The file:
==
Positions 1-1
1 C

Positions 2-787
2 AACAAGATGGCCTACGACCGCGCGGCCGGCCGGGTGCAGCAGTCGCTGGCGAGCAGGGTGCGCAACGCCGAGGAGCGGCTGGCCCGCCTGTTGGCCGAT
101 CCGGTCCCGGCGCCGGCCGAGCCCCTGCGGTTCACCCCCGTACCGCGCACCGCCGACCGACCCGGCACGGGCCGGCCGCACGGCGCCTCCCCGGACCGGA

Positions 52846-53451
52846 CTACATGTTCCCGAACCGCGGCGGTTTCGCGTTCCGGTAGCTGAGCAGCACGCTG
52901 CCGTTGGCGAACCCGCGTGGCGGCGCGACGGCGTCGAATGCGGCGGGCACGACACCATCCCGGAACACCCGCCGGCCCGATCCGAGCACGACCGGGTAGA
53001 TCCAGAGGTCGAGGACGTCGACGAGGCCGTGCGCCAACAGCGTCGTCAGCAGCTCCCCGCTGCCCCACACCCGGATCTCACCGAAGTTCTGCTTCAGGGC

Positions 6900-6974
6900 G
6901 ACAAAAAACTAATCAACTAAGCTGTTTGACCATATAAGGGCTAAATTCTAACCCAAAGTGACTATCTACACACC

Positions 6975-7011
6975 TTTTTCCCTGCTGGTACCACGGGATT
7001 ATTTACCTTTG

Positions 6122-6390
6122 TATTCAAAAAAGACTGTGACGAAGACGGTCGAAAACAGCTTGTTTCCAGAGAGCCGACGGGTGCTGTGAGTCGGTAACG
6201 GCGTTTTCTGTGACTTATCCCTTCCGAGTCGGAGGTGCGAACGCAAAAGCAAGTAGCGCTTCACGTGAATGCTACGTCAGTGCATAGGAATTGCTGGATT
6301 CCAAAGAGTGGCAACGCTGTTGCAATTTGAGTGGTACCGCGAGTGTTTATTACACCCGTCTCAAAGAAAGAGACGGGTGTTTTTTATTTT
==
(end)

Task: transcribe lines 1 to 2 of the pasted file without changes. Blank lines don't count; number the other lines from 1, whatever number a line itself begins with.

Positions 1-1
1 C